Monday, June 4, 2012

Famous Photo of the week

The Steerage, Stieglitz.
As a composition, this is divided in two top to bottom. The upper mass of people is neatly framed by various objects and lines, centering your attention on the white hat. The man's face and hand, if not the actual hat, is placed at about 1/3 of the way down the frame (rule of thirds!) while the various linear objects in-frame give more or less strong diagonals, especially the gangplank. The implied line of sight from the man in the white hat could be considered to be interrupted by the gangplank, but I think one can argue convincingly that it passes behind the gangplank , down into the second mass of people (the ones in Steerage).
The relative tidiness of the framing above contrasts with the relative untidiness below, arguably echoing in the composition the contrast between the two classes of people involved, although this might be a bit of a stretch.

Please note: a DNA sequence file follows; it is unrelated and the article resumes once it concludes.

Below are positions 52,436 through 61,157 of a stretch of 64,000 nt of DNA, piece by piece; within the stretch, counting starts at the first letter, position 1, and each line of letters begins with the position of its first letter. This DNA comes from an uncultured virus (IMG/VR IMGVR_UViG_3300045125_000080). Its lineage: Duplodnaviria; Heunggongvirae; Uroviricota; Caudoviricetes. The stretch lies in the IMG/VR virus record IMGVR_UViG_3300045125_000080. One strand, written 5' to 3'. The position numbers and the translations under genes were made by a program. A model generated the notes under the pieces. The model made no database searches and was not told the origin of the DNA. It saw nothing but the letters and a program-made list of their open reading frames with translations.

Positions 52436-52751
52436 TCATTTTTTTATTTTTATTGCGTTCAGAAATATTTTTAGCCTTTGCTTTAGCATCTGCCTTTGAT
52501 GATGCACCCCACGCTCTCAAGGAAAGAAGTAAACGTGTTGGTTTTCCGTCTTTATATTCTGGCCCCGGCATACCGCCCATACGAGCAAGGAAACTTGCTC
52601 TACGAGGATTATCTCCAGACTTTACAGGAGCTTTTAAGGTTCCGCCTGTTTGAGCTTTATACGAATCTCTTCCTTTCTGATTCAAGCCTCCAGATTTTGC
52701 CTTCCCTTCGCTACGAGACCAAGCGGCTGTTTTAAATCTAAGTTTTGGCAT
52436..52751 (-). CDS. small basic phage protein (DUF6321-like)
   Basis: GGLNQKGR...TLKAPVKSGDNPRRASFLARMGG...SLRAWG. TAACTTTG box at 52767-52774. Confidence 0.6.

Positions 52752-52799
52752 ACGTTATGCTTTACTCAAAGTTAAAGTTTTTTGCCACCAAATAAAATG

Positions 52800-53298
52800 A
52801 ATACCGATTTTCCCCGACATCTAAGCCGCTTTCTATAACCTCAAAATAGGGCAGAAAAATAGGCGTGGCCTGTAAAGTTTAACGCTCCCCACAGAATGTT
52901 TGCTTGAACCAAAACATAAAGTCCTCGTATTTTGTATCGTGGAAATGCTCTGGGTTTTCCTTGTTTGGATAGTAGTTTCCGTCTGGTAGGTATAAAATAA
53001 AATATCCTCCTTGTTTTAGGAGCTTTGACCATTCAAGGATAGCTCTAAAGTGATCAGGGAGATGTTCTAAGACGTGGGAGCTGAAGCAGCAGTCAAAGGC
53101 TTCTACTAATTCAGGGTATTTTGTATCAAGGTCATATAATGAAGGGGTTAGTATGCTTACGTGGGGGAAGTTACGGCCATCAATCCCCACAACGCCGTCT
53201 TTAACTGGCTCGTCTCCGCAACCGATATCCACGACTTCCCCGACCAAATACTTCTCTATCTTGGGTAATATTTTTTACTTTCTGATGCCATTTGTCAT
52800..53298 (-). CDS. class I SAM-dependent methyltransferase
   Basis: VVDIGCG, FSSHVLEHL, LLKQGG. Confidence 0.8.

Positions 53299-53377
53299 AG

As a composition, I think this one is fair rule-following, as far as the simple rules of composition we run in to over and over. It is a particularly fortuitous arrangement of shapes and lines, a little random to be formal as such, but while it's loose I think it's pretty obedient to convention.
Of course the point of this image is, as is so often with the really good ones, essentially political.


  1. How is this a composition of thirds? I see a horizontal line across the middle of two dark regions. The "hat at thirds" is really stretching things, don't you think?

    I think this is what bothers me about the "rule of thirds" - it's too subject to post facto confirmation.

    Here's the obvious rebuttal: everything that has something in the center, is ALSO broken into "thirds" because now you have the thing in the center and the stuff on either side. Consider the Karsh portrait of Churchill as an example of what I am talking about.

    1. All rules of composition are woefully subject to post facto confirmation, I suspect. On the other hand, that is to an extent how we figure out why things work, isn't it? We build models, and then try to fit them to the data we have. There is definitely something pleasing about this image, and I think it's worthwhile trying to figure out what!

      The hat is definitely not at a 1/3, but I think you can make the case that the man's hand/face/hat, the "man himself" in a sense, is pretty close. Wherever it is, the hat and the face are clearly fortuitously placed in the frame. Maybe the point is that it balances with the dark area under the gangplank or something?